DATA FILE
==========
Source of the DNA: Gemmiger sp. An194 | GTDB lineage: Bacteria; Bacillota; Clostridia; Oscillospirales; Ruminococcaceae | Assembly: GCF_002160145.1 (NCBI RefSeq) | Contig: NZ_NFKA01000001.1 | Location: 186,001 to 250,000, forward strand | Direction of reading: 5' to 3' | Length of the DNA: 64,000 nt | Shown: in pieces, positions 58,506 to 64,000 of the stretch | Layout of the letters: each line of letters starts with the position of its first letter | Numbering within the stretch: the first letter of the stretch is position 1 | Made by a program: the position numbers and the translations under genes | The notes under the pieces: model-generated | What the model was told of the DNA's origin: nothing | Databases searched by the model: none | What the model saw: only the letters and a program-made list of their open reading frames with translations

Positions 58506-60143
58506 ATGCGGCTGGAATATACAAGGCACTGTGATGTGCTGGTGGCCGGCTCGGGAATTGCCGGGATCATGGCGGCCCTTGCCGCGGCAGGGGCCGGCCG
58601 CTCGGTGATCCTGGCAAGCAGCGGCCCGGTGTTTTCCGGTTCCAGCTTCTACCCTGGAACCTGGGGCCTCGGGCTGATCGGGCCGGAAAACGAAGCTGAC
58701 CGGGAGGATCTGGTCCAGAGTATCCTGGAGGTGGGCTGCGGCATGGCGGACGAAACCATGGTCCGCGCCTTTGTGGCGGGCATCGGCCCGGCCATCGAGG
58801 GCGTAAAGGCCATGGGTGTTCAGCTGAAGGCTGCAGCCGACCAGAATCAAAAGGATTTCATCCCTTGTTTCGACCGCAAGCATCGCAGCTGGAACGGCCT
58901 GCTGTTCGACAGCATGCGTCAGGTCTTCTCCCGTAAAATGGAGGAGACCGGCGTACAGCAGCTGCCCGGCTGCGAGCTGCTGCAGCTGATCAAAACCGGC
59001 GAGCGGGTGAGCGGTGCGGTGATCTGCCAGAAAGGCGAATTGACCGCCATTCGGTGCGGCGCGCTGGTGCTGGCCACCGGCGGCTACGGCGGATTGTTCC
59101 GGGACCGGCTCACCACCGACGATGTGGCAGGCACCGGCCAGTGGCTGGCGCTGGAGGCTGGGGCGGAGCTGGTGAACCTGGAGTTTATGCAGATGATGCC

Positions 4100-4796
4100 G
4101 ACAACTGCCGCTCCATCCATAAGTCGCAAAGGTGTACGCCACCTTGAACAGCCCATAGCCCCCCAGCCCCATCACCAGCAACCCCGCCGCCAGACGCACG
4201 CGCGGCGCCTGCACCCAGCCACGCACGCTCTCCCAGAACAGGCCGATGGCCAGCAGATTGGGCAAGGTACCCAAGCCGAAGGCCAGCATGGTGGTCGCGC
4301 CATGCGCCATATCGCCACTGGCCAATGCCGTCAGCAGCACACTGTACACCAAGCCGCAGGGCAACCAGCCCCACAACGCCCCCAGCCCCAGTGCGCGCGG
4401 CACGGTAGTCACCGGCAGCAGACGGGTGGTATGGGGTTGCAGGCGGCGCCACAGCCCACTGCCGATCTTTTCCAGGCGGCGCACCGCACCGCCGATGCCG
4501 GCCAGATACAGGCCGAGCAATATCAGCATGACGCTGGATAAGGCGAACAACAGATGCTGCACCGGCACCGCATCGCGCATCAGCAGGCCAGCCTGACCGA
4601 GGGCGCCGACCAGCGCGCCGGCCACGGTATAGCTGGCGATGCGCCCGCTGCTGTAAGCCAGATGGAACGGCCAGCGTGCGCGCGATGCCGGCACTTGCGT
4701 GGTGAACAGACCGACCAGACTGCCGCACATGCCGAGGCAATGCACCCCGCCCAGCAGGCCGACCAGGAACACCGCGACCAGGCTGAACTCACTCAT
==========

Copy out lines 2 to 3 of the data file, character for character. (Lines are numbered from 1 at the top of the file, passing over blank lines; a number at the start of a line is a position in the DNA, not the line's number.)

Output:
Positions 58506-60143
58506 ATGCGGCTGGAATATACAAGGCACTGTGATGTGCTGGTGGCCGGCTCGGGAATTGCCGGGATCATGGCGGCCCTTGCCGCGGCAGGGGCCGGCCG